What do the photographs below of our National Flag being flown in I’On have in common? They are flying the flag the right way! If you are figuring out where and how to fly our National Flag at your new home, please take a few minutes to read the following (based on the US Flag Code) as it relates to properly displaying the Stars & Stripes.
In the first photo (113 N. Shelmore), the owner’s have placed the National Flag properly in relation to another flag, i.e. if you are looking at the flags from outside the house, then the U.S. flag will be to the left. (If you are standing at your door looking out, the U.S. flag would be on your right). Be sure to follow this rule anytime you fly the National Flag with any other flag or pennant. The ‘audience’ or passersby would always see the US flag on the left.
In the second photo (166 N. Shelmore), the owners have done everything correctly. They put the National Flag on top, where it should be, when flown on a single staff with another flag or pennant. Also the flag was being flown at half mast to honor President Ronald Reagan this day. Remember that only the president of the United States or the governor of a state can order that the flag be flown at half staff.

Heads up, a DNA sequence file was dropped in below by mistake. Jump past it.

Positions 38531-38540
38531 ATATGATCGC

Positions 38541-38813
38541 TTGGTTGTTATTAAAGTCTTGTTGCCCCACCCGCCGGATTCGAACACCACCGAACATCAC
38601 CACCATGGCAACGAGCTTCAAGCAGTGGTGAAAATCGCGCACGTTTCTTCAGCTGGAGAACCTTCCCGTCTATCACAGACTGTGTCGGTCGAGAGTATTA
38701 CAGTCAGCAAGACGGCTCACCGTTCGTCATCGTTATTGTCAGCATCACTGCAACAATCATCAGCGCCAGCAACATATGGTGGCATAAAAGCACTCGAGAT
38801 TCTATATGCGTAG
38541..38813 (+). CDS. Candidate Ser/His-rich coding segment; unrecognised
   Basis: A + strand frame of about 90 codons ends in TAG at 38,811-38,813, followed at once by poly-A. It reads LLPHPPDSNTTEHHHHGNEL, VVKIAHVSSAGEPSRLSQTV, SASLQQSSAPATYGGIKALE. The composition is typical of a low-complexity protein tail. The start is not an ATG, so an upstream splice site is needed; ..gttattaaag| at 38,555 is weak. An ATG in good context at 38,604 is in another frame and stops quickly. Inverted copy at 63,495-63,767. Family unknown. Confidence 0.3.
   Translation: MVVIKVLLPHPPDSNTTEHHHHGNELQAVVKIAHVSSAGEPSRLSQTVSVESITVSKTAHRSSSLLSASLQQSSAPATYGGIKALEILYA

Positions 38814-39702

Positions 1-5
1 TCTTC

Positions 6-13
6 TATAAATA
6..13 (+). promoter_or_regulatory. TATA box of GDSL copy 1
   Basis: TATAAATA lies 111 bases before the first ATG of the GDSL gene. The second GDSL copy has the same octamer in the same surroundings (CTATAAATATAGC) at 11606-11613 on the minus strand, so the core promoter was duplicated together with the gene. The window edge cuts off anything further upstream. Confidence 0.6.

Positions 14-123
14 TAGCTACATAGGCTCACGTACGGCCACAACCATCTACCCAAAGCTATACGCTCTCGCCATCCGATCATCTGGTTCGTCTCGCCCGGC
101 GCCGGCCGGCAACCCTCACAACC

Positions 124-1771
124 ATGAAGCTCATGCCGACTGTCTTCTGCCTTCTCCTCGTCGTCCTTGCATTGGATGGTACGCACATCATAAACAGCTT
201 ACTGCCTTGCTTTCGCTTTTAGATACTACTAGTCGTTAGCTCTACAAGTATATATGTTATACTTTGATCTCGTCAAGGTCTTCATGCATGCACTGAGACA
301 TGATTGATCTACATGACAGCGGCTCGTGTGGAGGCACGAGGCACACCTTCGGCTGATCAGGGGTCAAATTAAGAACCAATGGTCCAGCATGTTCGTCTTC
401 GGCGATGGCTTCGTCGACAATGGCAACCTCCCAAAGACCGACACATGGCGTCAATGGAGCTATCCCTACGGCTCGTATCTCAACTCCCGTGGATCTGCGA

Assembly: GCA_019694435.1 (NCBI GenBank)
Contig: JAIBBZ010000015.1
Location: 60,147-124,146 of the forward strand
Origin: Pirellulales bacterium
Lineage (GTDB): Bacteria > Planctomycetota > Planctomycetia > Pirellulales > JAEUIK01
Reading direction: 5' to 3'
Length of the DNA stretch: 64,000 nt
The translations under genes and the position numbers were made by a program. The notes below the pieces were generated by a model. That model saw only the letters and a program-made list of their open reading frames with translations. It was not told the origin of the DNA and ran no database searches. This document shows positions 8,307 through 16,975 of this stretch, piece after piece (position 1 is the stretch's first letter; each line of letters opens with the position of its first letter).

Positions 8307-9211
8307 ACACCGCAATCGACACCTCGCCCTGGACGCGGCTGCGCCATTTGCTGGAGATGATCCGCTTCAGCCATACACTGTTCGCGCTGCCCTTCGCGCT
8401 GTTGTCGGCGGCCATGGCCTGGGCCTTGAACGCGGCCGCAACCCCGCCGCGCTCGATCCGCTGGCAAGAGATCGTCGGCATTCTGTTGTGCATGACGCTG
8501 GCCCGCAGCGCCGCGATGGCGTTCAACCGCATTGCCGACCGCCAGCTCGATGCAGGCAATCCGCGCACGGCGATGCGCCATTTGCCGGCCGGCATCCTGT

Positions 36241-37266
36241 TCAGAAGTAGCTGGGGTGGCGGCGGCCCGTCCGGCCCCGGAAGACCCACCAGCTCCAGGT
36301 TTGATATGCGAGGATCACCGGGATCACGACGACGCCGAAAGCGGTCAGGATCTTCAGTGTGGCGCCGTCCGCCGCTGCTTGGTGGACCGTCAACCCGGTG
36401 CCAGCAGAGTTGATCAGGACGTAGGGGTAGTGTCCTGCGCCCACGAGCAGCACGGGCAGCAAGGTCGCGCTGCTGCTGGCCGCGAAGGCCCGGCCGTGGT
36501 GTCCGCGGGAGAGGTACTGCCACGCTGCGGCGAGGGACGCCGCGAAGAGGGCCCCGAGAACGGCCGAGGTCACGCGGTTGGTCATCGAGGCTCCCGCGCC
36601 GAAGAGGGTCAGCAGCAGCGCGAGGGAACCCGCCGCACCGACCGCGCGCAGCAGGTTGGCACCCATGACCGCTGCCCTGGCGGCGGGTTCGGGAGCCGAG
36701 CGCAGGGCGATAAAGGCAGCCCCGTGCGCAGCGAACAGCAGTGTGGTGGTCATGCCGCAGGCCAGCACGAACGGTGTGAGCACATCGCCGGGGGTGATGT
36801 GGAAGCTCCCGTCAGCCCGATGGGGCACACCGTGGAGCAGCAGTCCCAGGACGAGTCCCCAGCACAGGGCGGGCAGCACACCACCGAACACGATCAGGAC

The third photo (a Ft. Sumter storm
flag, donated to I’Onissimo) is displayed at the Amphitheater to illustrate how to hang the flag against a wall or when suspended vertically from a porch railing. As an easy way to remember it, the ‘audience’ should always see the union (the blue field with white stars) in the upper left corner.
Click here to learn about the history of our giant American Flag donated to I'On by Fort Sumter!
A few flag etiquette tips for all situations:
ź Be sure the flag doesn’t touch anything beneath it such as the ground, floor, or water.
ź Display your flag from dawn to dusk. If property illuminated, the flag may be flown at night. Display your flag only in good weather, unless it is an all-weather flag.
ź Most residential flags are on a fixed staff so you can’t move the flag to half-mast in honor of certain events, and that’s OK. But if your flag can be flown at half-mast, be sure to do so on Pearl Harbor Day (December 7), Peace Officer Memorial Day (May 15), Korean War Veterans Armistice Day (July 27) and Memorial Day (4th Monday in May) when it should be flown at half staff from sunrise until noon, then raised to full staff.
For more details on flag etiquette and interesting flag history, visit www.usflag.org or www.ushistory.org/betsy/flagtiq.html.
Many thanks to former neighbors Louis & Gaye Joyner for submitting this article to help us all ‘fly right’!
Finally, many thanks to William Hamilton for procuring the Ft. Sumter flag, and to Todd Joye for displaying it on special occasions and concerts at the Amphitheater. It's a beautiful and dramatic sight that we all appreciate so much.